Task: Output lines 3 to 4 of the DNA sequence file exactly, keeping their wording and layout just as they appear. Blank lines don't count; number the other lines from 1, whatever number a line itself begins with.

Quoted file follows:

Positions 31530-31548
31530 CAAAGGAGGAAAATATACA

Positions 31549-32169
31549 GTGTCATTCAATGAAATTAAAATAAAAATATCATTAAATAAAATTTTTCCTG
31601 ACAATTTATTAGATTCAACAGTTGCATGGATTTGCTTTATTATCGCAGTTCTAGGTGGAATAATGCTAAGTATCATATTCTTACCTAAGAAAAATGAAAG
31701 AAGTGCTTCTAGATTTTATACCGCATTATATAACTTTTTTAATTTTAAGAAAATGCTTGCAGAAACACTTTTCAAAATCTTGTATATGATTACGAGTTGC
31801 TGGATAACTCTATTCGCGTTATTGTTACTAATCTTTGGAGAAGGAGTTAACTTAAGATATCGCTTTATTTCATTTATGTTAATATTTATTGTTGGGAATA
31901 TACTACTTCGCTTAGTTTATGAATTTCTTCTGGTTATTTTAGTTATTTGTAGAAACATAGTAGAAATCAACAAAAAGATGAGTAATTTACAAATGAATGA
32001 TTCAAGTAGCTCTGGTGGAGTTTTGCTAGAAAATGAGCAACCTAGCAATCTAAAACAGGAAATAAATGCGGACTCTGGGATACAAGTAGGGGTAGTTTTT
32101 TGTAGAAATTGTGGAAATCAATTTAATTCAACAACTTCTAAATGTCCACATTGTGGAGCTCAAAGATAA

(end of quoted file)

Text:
Positions 31549-32169
31549 GTGTCATTCAATGAAATTAAAATAAAAATATCATTAAATAAAATTTTTCCTG